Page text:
5 Reasons to Integrate Current Events into your Curriculum
High school current events in the classroom, or at any age and in any place for that matter, are not only essential for 21st century learners, but they bring an important component of experiential learning to life.
Applying current events to your learning curriculum adds real-world context to learning, making the experiences deeper and more meaningful to students.
How to Teach the 21st-Century Skills and Content Knowledge
Content knowledge and 21st-century skills? Can educators teach both to 21st-century learners? The answer is yes, they can do it all, and at this point, they must.
Not long ago my husband and I got into a conversation about the importance of 21st-century skills. What is more valuable, skills or content knowledge? I argued (and have argued here before), that you can't have one without the other, and it is one of our greatest responsibilities as educators to provide opportunities for development in both.
Teaching 21st-century skills is essential for 21st-century learners. That is the truth of it. Content knowledge is important, but soft skills are as well. As the world around us transforms, the value of and need for particular skills shifts.
Why are 21st century skills important for 21st-century learners? In short, soft skills are essential for modern day life and the workplace. Therefore, teaching 21st century skills to students, in my opinion, is as important as teaching content. But why?
Let me paint you a little picture...
I am never the most tech savvy person in the room. There is so much out there and it's always evolving. It's tough to know where to start and just when I feel I've gotten it, everything changes. Education technology can be intimidating and time-consuming to learn. Time isn't something teachers have in abundance.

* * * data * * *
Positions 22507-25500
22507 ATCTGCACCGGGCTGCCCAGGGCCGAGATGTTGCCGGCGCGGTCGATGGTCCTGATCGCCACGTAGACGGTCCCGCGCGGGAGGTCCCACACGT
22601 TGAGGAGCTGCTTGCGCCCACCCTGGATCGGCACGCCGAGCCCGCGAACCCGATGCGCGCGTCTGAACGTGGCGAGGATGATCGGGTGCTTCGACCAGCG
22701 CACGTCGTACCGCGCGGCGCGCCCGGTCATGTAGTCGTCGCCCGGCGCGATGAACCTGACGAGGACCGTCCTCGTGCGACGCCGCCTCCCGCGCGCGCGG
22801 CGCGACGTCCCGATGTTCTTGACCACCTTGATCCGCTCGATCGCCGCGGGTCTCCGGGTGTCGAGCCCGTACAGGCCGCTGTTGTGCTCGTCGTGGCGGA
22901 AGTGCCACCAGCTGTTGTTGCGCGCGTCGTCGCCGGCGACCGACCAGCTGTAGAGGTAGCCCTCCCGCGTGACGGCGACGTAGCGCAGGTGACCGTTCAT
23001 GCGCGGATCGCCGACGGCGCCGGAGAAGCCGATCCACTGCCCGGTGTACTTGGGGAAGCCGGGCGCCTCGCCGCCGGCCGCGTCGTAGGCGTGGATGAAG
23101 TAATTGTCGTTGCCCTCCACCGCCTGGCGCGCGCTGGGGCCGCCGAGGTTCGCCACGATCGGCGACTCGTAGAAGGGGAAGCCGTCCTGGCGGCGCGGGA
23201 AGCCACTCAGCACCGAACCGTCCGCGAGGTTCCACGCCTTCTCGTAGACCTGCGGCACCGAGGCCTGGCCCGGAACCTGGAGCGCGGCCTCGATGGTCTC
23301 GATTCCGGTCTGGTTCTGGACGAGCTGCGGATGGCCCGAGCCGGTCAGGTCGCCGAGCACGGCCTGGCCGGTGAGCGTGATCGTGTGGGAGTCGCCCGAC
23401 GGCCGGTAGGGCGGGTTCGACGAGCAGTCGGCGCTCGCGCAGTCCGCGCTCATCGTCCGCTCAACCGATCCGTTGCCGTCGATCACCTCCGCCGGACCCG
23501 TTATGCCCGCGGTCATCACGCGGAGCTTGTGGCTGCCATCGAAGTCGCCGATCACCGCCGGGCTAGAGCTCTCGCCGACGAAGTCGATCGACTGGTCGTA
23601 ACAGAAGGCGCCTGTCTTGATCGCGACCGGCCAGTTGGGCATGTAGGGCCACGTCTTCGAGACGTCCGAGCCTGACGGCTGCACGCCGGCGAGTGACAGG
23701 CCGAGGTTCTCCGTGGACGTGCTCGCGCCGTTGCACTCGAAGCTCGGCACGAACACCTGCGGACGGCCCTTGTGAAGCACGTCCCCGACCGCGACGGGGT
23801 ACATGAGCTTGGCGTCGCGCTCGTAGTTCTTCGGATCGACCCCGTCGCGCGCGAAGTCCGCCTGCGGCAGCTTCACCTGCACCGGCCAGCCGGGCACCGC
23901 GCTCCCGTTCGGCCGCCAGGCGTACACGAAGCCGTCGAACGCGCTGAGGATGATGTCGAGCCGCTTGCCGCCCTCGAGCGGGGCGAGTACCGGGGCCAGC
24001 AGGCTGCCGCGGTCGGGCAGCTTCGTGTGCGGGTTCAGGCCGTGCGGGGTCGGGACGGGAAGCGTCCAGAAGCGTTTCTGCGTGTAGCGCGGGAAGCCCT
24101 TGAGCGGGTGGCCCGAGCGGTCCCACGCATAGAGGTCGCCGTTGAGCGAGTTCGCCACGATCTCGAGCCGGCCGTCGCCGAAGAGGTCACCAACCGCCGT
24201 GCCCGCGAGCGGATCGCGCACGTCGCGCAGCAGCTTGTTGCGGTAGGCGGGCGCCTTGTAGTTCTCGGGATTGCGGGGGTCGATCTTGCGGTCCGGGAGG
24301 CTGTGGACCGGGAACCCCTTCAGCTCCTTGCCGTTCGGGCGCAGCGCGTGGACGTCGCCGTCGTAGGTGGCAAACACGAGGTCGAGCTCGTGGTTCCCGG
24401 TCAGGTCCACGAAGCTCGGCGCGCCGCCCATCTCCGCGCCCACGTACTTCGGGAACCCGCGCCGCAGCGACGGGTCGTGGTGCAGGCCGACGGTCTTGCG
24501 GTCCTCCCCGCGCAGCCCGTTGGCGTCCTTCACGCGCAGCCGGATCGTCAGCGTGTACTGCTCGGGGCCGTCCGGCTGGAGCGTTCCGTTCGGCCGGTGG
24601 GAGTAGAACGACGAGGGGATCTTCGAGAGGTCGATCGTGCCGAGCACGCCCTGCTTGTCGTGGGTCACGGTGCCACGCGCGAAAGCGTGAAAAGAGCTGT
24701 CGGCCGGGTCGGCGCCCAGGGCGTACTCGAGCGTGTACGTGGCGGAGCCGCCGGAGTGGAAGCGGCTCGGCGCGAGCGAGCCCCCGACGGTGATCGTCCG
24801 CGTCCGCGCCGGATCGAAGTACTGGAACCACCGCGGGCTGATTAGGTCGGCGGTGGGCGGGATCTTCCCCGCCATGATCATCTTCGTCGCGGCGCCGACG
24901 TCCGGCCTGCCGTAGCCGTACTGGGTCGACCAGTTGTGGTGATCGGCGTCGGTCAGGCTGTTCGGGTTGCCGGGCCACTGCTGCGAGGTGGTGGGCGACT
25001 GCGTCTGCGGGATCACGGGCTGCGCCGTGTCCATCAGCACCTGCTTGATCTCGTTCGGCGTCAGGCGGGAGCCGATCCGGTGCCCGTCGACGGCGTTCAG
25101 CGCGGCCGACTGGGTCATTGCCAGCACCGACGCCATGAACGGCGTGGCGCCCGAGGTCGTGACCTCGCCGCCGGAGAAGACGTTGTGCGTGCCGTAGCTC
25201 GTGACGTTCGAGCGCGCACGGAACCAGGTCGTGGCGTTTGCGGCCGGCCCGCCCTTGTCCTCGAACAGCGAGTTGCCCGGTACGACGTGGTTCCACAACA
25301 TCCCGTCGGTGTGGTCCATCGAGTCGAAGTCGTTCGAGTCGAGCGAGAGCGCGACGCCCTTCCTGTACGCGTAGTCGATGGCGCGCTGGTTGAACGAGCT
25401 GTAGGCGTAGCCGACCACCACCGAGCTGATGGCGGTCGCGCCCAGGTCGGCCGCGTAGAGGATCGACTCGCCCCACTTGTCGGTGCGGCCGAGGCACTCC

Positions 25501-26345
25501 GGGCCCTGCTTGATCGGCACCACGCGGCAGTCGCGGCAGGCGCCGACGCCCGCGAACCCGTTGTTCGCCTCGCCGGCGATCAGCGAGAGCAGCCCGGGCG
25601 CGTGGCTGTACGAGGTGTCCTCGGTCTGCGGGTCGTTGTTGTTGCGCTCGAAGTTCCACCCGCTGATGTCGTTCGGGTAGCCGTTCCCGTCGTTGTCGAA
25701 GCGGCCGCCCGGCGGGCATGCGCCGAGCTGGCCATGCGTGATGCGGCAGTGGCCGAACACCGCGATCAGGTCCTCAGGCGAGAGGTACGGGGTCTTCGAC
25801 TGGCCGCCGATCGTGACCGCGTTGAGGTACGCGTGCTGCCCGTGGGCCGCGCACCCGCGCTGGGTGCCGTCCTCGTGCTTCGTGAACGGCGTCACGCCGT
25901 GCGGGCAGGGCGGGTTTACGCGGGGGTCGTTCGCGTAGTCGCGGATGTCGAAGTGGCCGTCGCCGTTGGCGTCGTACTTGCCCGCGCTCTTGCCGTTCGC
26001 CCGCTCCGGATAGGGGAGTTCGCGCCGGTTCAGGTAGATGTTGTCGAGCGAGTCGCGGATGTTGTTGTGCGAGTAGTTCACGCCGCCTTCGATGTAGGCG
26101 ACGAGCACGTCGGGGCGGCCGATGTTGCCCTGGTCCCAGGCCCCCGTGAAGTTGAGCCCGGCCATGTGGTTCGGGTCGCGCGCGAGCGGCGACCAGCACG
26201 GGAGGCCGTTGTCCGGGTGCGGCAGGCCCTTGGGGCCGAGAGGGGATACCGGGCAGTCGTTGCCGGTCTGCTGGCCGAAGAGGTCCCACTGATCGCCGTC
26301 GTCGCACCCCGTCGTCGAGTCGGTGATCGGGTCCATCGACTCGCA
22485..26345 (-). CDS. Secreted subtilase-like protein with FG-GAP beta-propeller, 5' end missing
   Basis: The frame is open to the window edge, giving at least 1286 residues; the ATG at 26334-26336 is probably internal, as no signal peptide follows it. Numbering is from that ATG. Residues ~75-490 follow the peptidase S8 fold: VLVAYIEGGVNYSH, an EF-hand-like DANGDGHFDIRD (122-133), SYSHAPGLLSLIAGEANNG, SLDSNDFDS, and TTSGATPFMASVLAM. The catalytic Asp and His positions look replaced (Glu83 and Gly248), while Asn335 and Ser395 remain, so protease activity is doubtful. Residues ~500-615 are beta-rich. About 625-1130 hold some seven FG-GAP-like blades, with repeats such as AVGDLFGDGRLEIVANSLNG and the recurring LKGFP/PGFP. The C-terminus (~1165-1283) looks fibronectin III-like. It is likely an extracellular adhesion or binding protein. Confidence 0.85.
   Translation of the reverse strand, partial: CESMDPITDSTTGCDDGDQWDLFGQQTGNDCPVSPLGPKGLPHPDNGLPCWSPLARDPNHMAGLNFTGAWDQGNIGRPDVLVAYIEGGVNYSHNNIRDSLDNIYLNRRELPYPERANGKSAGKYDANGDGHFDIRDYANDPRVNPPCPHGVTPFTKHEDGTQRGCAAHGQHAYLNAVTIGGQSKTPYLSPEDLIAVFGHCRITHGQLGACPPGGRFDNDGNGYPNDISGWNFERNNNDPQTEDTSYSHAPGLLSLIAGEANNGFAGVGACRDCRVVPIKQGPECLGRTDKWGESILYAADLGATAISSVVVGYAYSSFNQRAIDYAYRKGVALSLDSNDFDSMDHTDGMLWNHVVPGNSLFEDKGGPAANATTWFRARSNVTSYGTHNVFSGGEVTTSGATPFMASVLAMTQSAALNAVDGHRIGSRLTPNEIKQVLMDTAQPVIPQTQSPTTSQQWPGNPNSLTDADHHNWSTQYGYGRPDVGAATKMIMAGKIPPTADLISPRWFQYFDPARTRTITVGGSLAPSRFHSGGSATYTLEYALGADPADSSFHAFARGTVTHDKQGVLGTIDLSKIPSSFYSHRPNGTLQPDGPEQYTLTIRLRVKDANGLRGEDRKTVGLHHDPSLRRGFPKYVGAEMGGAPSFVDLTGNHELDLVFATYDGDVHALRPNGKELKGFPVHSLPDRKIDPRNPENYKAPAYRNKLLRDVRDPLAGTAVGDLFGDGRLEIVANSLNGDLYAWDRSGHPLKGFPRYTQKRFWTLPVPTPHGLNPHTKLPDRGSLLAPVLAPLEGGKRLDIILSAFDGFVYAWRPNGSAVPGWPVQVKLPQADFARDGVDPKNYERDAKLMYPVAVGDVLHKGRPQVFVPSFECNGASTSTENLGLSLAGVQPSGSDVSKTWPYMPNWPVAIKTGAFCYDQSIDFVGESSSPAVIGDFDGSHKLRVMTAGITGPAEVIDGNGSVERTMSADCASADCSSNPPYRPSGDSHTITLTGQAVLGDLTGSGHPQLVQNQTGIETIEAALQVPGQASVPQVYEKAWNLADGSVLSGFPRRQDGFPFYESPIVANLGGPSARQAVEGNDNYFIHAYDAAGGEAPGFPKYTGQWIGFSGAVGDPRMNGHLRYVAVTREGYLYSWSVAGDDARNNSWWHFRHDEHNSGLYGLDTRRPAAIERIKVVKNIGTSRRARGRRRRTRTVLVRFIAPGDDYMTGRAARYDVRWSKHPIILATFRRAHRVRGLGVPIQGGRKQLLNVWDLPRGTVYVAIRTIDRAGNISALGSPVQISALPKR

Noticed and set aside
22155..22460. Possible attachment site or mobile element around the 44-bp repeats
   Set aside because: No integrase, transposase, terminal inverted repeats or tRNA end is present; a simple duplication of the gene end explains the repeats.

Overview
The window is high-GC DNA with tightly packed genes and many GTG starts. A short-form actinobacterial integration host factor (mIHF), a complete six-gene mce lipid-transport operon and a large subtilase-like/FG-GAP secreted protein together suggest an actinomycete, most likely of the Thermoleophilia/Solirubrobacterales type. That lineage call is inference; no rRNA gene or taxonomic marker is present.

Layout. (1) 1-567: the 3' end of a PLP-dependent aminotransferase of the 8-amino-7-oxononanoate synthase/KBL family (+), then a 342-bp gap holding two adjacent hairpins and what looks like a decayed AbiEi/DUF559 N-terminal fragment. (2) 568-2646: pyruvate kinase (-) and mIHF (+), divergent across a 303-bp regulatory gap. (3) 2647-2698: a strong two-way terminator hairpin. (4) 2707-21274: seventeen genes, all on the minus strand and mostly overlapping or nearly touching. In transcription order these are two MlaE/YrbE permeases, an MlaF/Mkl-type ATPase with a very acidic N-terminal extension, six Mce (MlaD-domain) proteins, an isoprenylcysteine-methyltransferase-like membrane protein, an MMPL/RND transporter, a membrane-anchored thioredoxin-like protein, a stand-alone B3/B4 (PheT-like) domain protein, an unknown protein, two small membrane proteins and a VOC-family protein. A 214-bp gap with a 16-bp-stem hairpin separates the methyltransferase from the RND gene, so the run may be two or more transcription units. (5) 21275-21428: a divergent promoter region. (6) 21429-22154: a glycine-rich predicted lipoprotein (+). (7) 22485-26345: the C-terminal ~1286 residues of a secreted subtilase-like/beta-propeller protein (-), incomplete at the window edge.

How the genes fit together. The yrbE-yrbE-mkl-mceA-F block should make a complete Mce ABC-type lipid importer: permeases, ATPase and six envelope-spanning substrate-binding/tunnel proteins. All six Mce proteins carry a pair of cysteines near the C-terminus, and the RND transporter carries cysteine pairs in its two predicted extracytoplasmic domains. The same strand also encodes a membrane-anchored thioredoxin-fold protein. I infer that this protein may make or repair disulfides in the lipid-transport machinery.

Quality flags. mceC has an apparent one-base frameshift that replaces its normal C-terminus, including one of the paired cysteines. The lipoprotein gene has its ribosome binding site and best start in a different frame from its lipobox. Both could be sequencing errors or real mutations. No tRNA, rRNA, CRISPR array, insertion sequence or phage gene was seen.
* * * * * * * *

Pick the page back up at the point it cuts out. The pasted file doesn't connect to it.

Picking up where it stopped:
My family of four has traveled like crazy the past few years. We've been to seven National Parks, flew to Copenhagen, took a handful of long distance road trips. It has been absolutely exhausting. No question. But I don't regret any of it.
I get a lot of questions about self-directed project-based learning. I think the benefits of project-based learning hook people, but the execution or facilitation is daunting.
Self-directed project-based learning is when students design the project-based learning experience based on their interests, skills, challenges, goals, and more. It is customized and personalized PBL.
The bulk of my experience as an educator was at a school that was student-centered, travel-encouraged, and predominantly project-based. Combine all three and you have student-directed school trips. The benefits of educational travel are enormous! I highly encourage reading on!
My husband and I made an educational travel goal of visiting every US national park as a family before our children turn 18. We have been to so so many great ones - Zion, Bryce Canyon, the Grand Canyon, the Great Smoky Mountains, Pictured Rocks National Park, The Badlands, and Rocky Mountains National Park - but we still have a long way to go!
I have been involved in educational travel for over a decade - traveling myself, coordinating our high school's travel program, and now building resources for and offering tips to homeschool traveling families, summer high school travel programs, school travel programs, youth groups, and more. This passion and love for learning through travel started in Costa Rica.
To provide innovative educational resources for educators, parents, and students, that go beyond lecture and worksheets.
Sara Segar, experiential life-science educator and advisor, curriculum writer, and mother of two.